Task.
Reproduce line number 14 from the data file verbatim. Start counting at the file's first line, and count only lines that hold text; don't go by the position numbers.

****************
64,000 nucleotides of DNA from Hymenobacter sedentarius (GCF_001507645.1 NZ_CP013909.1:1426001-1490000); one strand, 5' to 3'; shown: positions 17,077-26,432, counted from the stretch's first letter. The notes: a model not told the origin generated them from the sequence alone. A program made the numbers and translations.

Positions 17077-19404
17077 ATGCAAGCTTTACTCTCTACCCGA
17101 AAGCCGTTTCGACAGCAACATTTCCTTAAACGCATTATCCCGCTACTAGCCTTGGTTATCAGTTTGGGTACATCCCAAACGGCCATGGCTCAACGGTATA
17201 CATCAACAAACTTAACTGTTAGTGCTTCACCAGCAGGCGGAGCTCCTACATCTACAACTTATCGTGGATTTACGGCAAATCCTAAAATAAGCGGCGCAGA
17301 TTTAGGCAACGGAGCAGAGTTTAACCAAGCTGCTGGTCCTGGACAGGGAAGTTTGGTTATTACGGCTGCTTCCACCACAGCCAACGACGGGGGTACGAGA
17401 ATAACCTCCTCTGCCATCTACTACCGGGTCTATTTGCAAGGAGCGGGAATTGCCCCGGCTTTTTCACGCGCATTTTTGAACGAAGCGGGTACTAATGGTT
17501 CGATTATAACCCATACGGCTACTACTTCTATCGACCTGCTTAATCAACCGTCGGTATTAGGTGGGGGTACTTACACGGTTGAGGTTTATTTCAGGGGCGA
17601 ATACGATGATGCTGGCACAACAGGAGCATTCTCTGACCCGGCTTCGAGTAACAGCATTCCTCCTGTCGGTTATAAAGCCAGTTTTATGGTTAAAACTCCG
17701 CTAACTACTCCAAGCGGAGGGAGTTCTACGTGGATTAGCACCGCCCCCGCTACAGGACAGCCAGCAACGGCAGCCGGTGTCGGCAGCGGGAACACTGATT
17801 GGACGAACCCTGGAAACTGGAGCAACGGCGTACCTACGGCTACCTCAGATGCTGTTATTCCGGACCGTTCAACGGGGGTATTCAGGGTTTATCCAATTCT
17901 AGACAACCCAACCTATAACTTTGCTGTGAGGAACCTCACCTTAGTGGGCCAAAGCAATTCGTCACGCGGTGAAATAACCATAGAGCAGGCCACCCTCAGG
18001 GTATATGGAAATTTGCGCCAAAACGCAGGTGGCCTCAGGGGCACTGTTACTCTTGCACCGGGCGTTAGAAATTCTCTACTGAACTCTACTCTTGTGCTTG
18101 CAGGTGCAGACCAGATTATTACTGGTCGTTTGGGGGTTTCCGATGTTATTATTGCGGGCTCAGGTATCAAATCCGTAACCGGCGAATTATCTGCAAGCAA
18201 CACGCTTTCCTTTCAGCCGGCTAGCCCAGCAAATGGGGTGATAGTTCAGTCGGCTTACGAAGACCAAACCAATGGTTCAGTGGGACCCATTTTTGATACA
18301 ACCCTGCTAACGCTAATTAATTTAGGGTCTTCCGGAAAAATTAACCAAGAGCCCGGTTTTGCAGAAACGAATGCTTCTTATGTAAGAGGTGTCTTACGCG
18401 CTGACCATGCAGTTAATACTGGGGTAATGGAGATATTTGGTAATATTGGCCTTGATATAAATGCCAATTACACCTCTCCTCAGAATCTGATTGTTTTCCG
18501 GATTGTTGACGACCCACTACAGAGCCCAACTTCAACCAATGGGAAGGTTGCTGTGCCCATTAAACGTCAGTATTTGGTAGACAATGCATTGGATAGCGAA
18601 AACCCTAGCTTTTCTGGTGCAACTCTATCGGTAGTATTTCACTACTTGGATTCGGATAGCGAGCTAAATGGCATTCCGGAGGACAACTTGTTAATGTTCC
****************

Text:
18101 CAGGTGCAGACCAGATTATTACTGGTCGTTTGGGGGTTTCCGATGTTATTATTGCGGGCTCAGGTATCAAATCCGTAACCGGCGAATTATCTGCAAGCAA